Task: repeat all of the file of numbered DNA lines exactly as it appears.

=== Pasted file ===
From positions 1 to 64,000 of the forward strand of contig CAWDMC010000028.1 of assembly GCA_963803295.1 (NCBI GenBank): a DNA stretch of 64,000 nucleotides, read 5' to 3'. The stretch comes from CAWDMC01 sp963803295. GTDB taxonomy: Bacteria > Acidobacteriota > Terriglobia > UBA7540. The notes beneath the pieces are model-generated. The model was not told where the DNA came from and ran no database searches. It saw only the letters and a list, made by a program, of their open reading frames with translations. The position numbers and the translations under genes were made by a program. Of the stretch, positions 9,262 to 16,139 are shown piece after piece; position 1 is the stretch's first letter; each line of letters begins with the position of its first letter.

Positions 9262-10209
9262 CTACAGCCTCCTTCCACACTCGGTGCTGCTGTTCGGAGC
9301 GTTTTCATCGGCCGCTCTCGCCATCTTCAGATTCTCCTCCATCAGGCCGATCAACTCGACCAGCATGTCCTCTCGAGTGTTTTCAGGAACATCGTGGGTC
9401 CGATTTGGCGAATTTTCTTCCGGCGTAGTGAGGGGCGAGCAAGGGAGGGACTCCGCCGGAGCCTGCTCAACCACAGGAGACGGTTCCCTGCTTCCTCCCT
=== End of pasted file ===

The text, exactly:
From positions 1 to 64,000 of the forward strand of contig CAWDMC010000028.1 of assembly GCA_963803295.1 (NCBI GenBank): a DNA stretch of 64,000 nucleotides, read 5' to 3'. The stretch comes from CAWDMC01 sp963803295. GTDB taxonomy: Bacteria > Acidobacteriota > Terriglobia > UBA7540. The notes beneath the pieces are model-generated. The model was not told where the DNA came from and ran no database searches. It saw only the letters and a list, made by a program, of their open reading frames with translations. The position numbers and the translations under genes were made by a program. Of the stretch, positions 9,262 to 16,139 are shown piece after piece; position 1 is the stretch's first letter; each line of letters begins with the position of its first letter.

Positions 9262-10209
9262 CTACAGCCTCCTTCCACACTCGGTGCTGCTGTTCGGAGC
9301 GTTTTCATCGGCCGCTCTCGCCATCTTCAGATTCTCCTCCATCAGGCCGATCAACTCGACCAGCATGTCCTCTCGAGTGTTTTCAGGAACATCGTGGGTC
9401 CGATTTGGCGAATTTTCTTCCGGCGTAGTGAGGGGCGAGCAAGGGAGGGACTCCGCCGGAGCCTGCTCAACCACAGGAGACGGTTCCCTGCTTCCTCCCT